Leading From the Inside- Out

I recently joined a coaching program that offered a more holistic view on coaching, giving participants more of a “life” perspective for tackling business- related problems. We were first required to go through a process of self-discovery. Amongst the group was a senior executive/consultant who, at the end of the program, had mixed feelings about its usefulness. He enjoyed the areas covering specific coaching skills but had expected a more direct business focus. He felt that business executives would only be willing to pay for coaching geared towards behavior improvement or business results. “Who will pay for discovering who they are and what their values are?” he said. And thiswould seem to be a valid concern.

I learned a lot about this executive as we went through the program together, and he showed both his strengths and his weaknesses. He dislikes having a full schedule all the time and being committed to everyone else but himself. He almost perceives there to be a contradiction between being his real self and being successful in business. His job requires him to be very creative and insightful yet rational and logical as well. When he states his opinions, he speaks with caution and authority. He is very good at advising people.

The feedback he received from the group sug- gested that he use his intuition and show his real self more, including his artistic and fun-loving traits, and his strong desire for freedom of choice. Though he resisted the focus on self-discovery, if he acts upon the self-knowledge he gained through the program it would certainly help him achieve those results.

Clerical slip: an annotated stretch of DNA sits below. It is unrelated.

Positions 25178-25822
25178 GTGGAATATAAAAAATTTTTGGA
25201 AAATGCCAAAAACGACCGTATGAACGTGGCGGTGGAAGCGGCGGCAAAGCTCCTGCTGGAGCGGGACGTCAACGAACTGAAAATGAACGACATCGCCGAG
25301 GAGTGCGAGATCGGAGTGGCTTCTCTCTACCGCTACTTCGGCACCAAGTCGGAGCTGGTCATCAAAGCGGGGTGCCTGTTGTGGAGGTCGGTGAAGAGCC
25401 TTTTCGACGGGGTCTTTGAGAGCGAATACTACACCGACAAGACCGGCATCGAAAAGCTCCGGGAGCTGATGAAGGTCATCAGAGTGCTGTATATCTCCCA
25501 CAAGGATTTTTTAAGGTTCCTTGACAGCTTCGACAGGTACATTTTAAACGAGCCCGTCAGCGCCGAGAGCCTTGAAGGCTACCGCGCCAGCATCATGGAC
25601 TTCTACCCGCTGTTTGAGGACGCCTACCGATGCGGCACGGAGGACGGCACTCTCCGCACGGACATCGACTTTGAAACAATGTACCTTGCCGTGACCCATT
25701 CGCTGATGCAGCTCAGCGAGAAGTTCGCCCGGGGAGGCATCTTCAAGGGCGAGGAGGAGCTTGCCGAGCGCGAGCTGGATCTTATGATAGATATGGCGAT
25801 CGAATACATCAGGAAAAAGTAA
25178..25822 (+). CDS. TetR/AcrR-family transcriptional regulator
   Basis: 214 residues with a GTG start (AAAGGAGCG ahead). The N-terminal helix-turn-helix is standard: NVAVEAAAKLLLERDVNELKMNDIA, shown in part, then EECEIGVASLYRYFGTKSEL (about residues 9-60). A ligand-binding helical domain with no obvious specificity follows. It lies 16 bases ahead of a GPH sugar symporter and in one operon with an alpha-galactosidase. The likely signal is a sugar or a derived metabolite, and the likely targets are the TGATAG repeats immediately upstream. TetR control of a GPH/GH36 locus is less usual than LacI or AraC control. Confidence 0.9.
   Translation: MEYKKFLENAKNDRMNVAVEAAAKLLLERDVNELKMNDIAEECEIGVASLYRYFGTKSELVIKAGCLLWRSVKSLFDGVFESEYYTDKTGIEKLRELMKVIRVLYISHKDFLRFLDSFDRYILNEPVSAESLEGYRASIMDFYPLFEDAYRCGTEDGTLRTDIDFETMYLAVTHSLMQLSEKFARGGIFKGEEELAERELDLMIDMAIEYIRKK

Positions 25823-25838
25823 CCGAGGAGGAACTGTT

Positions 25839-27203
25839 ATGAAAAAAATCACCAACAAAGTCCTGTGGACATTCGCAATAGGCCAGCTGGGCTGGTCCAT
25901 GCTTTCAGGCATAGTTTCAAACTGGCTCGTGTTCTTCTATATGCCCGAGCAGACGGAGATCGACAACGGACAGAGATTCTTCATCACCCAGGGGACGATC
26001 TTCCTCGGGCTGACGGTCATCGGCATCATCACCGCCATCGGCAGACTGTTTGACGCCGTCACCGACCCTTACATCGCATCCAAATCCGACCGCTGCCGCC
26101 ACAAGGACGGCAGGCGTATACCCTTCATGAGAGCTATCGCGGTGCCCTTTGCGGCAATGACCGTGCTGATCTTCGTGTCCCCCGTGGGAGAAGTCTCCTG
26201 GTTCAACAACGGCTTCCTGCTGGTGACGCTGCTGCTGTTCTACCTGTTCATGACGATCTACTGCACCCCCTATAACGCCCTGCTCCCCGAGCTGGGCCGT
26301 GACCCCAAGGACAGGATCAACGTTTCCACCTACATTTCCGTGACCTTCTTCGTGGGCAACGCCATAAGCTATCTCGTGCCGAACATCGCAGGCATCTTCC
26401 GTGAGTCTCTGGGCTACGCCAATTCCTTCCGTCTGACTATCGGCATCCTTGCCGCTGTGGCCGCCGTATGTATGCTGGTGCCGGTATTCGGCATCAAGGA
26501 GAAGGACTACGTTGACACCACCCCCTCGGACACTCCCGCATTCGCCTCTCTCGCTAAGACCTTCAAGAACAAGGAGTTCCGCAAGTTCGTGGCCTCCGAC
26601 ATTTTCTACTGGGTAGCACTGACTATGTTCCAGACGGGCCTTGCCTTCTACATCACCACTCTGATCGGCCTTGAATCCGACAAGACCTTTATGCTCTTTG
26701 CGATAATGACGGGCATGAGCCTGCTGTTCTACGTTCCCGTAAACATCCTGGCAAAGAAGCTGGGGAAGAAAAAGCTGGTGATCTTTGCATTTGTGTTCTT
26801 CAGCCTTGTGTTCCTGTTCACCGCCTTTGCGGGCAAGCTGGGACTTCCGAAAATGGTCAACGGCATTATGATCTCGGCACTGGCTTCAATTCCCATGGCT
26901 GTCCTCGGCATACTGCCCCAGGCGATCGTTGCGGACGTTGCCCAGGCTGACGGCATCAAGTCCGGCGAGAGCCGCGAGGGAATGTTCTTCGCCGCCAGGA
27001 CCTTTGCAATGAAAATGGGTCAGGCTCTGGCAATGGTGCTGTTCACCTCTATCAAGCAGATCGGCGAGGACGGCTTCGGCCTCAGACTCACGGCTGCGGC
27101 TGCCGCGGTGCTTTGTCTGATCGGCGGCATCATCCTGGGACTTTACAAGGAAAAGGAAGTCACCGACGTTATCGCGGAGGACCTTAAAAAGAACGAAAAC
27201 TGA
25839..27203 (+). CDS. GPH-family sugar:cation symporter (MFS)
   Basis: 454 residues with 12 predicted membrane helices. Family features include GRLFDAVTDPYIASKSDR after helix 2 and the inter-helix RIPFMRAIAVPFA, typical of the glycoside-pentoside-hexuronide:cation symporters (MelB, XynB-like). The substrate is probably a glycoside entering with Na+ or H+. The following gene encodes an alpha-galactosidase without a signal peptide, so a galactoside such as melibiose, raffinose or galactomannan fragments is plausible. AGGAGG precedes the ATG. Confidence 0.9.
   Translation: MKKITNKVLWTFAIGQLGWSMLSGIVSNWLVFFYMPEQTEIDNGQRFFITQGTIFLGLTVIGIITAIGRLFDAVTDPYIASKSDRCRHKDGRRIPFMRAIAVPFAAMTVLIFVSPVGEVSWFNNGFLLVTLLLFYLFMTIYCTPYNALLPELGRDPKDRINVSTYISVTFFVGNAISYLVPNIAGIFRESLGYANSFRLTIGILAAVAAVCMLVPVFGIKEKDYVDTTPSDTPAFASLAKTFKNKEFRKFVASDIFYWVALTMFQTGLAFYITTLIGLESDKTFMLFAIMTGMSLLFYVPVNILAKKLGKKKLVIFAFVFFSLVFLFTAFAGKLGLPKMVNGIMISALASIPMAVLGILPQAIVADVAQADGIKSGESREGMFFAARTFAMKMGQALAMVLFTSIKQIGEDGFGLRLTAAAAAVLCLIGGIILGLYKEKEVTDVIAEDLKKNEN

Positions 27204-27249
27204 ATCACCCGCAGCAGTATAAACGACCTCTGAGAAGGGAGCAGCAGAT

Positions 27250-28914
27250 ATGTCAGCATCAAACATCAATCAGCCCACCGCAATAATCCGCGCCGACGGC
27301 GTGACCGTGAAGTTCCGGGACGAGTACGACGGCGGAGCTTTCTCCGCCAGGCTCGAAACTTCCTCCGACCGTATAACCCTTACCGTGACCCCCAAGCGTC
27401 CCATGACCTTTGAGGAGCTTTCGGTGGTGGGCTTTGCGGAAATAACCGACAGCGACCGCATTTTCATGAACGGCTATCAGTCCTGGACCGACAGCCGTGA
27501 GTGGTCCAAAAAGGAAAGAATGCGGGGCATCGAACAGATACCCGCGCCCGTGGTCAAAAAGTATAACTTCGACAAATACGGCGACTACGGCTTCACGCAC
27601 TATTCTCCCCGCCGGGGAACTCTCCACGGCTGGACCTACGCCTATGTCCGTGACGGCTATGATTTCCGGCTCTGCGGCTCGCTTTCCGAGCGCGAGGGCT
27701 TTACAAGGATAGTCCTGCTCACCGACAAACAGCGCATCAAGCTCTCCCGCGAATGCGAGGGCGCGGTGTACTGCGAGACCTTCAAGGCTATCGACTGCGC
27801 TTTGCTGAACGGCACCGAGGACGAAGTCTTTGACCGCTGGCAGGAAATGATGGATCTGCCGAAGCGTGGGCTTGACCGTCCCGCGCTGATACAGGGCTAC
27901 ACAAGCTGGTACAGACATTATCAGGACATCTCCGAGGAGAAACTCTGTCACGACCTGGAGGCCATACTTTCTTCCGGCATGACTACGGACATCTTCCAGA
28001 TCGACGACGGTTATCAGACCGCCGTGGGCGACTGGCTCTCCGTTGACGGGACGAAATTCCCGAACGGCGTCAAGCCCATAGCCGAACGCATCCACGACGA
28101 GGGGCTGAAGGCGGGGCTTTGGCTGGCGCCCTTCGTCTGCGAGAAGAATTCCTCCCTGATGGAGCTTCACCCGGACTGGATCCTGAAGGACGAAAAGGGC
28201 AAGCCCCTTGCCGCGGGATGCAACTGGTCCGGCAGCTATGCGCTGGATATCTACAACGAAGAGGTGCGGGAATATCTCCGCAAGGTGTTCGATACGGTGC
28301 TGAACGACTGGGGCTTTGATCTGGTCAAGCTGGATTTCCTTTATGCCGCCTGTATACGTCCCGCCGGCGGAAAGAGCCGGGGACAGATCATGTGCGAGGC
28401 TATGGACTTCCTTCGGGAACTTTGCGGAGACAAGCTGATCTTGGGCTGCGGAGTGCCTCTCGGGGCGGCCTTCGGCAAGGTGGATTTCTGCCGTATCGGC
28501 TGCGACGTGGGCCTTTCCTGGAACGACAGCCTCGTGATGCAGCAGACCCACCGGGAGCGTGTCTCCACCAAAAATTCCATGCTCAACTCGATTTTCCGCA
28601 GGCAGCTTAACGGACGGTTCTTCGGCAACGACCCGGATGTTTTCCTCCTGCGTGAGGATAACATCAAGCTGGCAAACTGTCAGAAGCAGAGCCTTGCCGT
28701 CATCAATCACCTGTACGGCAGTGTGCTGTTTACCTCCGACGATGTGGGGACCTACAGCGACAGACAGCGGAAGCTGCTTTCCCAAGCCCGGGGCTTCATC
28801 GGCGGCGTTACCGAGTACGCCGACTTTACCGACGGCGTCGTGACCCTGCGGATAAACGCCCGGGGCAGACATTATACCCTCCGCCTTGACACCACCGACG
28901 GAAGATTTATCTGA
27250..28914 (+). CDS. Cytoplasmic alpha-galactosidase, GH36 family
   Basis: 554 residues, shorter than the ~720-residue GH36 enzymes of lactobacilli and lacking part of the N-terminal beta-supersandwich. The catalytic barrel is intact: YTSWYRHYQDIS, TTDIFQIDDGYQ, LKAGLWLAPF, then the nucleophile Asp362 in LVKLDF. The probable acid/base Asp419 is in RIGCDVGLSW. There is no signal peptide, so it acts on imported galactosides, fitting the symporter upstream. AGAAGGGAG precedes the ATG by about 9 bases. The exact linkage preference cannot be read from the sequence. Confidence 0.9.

This executive’s experience shows exactly why self-awareness is so critical to leadership development. Coaching from a life perspective can indirectly lead to breakthroughs and benefit senior executives. Leaders often try very hard to “act” as leaders, and to insist that they are always “ right.” Employees may aggrandize their leader too, expecting them to always have the answers. As a result, sometimes a leader projects a personality to others that is quite different from whom they really are. This may cause them to behave in a certain way as to meet the expectations of others, rather than leading from the “inside out”. They may lose the quality that is usually highly prized in a leader– their uniqueness. We usually find a leader charis- matic or inspirational because of who they are as a person; this internal source of power enables them to have a strong influence on others.


When learning new skills and behaviors during the coaching process, senior executives aim to get closer to ‘perfect’ – they think that it demon- strates greater leadership. In effect, however, adding new skills and behaviors is like adding new software programs to a computer. The operational system remains the same, and the source of power is exter- nal, not from within, and so becomes shaky.
When we help these executives to find out who they are, we are helping them to find their anchor points. For example, we recently developed a leader- ship program from the European headquarters of a multinational company, which focused extensively on leaders’ self awareness and self discovery. We worked with Chinese managers to identify their personality types, their typical team roles, as well as their influencing styles – in essence preparing them to know themselves first. By identifying their anchor points, they can have a more accurate self-perception and identify gaps for personal growth. It has been proven to be the most successful and well-received leadership program we have delivered so far in China. Focusing on the strengths and the core values of the individual helps them to develop a foundation for shaping their own unique style of leadership.


Leadership is not about being right all the time, it is about being real. It is about authenticity and sometimes, vulnerability, as well. Daring to show weaknesses only makes a leader one of “us” and approachable to his/her followers. Authentic leadership is about daring to be one’s real self and having consistency between internal and external personality. Only when leadership is from the inside- out, can power be sustainable and influential withothers.